We bought our house 18 ½ years ago, 6 months after our daughter was born. We bought well, thanks to my husband’s eye for a house with “good bones” and a bit of luck with the timing, just before housing values shot up in the late 90’s. It was a scary amount of money and the mortgage was steep. We were younger then and “doing it ourselves” seemed adventurous and romantic. Around the time we moved in, I got a new job that paid well. We were at the beginning of an exciting and expensive time. I was ambitious and thought I would keep getting promoted and keep making more money. I was sure that in 18 ½ years, we would no longer be living paycheck to paycheck and that a comfortable cushion in the bank would make college tuition no sweat and retiring to a comfortable lifestyle filled with traveling a no brainer.
We all know where this story goes. I did not get promoted after that peak job and did not keep making more money. In fact the recession hit and I was laid off. At midlife, I wondered if I even liked my career and panicked if I would ever figure out what I wanted to be when I grew up, before I grew old. Now the house just feels too much. Too much clutter, too much to clean, too expensive, and we still haven’t decorated several of the rooms the way I had hoped to do long before now. My kids will be long gone before we ever get around to creating an inviting teen hang-out media room. Funny, it IS a teen hang-out media room. Just not the lovely “decorated” room I imagined it would be 18 ½ years ago. Maybe our serviceable side room is perfectly inviting after all.
Instead of embarking on new projects, like creating a fully furnished and serene master bedroom, or a fun teen hang-out room, or an organized office/welcoming guest room, we seem to be replacing and fixing things that have gotten old and broken. The super high-end trendy dishwasher we bought when we upgraded the kitchen broke within the first 5 years. We replaced it with the super practical Kenmore that Consumer Reports said was best. The list is endless. Life happened. We needed to fix the car, the hot water heater, the roof, the X, the Y, the Z. And suddenly (don’t blink!), my daughter was off to school and the tuition bill was due. And my son is right behind her. How do people do it?
As I was taking one of my long and meditative and very hot showers last week, pondering the meaning of life and wondering how best to be happy and loving and less self-absorbed, my daughter (who was home for Spring break, blissfully!), knocked on the door to tell me that my long, hot shower was now dripping onto our first floor. Whoa! What? A week, a plumber and a tile guy later, the diagnosis is that the lead basin under the shower is leaking. The prescription is to tear up the bottom half of our shower, replace the basin, and re-tile. We’re still waiting for the estimate. We don’t have a lot of financial cushion for these types of unexpected and unwanted expenses. And the joy we had in designing our way-too-expensive master shower 10 years ago is a pleasant memory but not one that either of us feels like reliving. We dutifully went off to the tile store yesterday only to be informed that our beautiful tumbled marble tile is no longer in fashion and will be difficult to find. Really? Only 10 years have passed and beautiful tumbled marble is passé? Do people really change their bathroom fashion every decade? Is that a thing?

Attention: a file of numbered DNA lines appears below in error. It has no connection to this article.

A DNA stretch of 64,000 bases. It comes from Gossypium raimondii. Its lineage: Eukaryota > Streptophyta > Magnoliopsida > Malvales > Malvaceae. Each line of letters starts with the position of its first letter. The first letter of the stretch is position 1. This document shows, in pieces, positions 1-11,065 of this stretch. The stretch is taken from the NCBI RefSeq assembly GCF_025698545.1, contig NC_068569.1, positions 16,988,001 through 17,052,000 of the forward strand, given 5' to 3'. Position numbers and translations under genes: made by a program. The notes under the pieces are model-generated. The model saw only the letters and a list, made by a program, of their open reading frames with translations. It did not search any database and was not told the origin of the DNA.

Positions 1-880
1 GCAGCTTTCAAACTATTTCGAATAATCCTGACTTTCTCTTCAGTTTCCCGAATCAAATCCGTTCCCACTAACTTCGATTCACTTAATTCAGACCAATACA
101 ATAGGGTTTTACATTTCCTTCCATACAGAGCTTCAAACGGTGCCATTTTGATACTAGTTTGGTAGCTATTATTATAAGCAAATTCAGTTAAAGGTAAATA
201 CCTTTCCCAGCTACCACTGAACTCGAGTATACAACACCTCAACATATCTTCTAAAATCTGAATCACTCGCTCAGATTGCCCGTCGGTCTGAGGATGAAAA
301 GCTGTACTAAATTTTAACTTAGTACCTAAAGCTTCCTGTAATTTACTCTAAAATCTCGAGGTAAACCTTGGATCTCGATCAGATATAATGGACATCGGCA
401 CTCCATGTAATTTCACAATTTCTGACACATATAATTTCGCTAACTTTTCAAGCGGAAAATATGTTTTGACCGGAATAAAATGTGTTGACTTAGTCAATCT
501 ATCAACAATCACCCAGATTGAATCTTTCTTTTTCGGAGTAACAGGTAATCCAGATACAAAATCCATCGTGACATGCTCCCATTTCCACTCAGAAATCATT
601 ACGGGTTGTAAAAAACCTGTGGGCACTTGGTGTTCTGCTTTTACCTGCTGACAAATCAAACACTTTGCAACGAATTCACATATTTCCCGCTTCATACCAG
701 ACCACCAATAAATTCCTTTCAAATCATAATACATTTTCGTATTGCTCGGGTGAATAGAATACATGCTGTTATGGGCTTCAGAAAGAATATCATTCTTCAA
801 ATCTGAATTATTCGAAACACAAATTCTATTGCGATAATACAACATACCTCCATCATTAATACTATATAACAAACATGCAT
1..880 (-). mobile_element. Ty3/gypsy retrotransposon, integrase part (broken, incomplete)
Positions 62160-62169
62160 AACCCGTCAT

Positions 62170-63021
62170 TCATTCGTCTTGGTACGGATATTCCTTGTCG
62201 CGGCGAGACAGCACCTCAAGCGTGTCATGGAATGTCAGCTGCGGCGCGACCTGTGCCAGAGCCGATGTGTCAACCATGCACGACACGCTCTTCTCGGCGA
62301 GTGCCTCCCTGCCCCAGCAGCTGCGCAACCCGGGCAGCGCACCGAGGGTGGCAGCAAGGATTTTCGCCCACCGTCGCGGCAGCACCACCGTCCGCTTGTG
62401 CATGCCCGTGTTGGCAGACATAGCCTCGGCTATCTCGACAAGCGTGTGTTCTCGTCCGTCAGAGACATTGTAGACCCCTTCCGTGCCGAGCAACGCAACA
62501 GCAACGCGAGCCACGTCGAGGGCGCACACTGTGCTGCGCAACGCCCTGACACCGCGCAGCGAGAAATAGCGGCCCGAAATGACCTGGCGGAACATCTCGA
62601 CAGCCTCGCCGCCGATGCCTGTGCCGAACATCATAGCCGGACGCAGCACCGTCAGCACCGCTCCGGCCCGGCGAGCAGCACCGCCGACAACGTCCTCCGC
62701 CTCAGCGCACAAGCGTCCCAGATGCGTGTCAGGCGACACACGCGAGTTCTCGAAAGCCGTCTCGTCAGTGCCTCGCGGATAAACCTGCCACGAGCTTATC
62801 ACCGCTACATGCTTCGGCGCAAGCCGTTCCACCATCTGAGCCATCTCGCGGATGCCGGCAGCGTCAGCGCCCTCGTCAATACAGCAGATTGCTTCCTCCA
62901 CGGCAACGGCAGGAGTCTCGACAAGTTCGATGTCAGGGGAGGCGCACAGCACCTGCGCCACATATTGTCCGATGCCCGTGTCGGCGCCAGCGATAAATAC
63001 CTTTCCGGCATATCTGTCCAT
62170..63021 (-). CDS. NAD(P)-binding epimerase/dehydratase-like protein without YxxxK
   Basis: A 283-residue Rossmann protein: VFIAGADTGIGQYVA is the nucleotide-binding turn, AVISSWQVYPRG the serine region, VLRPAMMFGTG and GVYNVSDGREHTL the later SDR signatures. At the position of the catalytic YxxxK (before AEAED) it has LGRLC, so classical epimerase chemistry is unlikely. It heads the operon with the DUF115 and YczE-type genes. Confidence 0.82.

I’m not very interested in money. It was one of the topics my father pontificated about, which means it was one of the topics that I refused to learn about. I alternate between oddly frugal (reuse plastic utensils!) and ridiculously extravagant (way too much money spent on clothes in the hopes that looking good equated with being liked and/or being successful – but that’s another post).
I pretend I’m not interested in money. As long as I have enough money. But we all care about money. It is the currency of intimacy and the manifestation of one’s values. It’s the conversations and decisions and fights about how to spend money that form the partnership glue with one’s spouse. One man’s guitar is another woman’s yoga retreat. And should we or shouldn’t we get a private tutor so that our son stays on par academically with his peers in this competitive geographic area. (We did.)
What is enough money? Enough money to survive? Enough money to be able to make meaningful choices about how to spend your money? Which I have. Gratefully. Of course, I wish I had more money. But if I had more money, I would wish I had even more money. Better to be happy with what I have.
I am proud that my career has allowed me to earn a good living. It has made me an equal in the financial conversations and decisions and fights with my husband about how we spend our money together. It has made me a strong role model for our children, both of whom benefit from having a mother with a significant career and seeing a woman navigate ambition and competition and a midlife shift in values. It has allowed me the privilege of affording a comfortable house in a desirable neighborhood with a good public school system.
If I had known 18 ½ years ago what I know now, I might have been less frugal about the small stuff and less extravagant about the big stuff. At the time, the old advice was: Buy the biggest house you can afford! My advice now would be: Buy the smallest house you can tolerate! A smaller house means a lower mortgage monthly payment, which means maybe, just maybe, you won’t need such a big job with such big pressures. Do what makes you happy, give more money away, spend less time cleaning and fixing the house, spend more time with family and friends you love.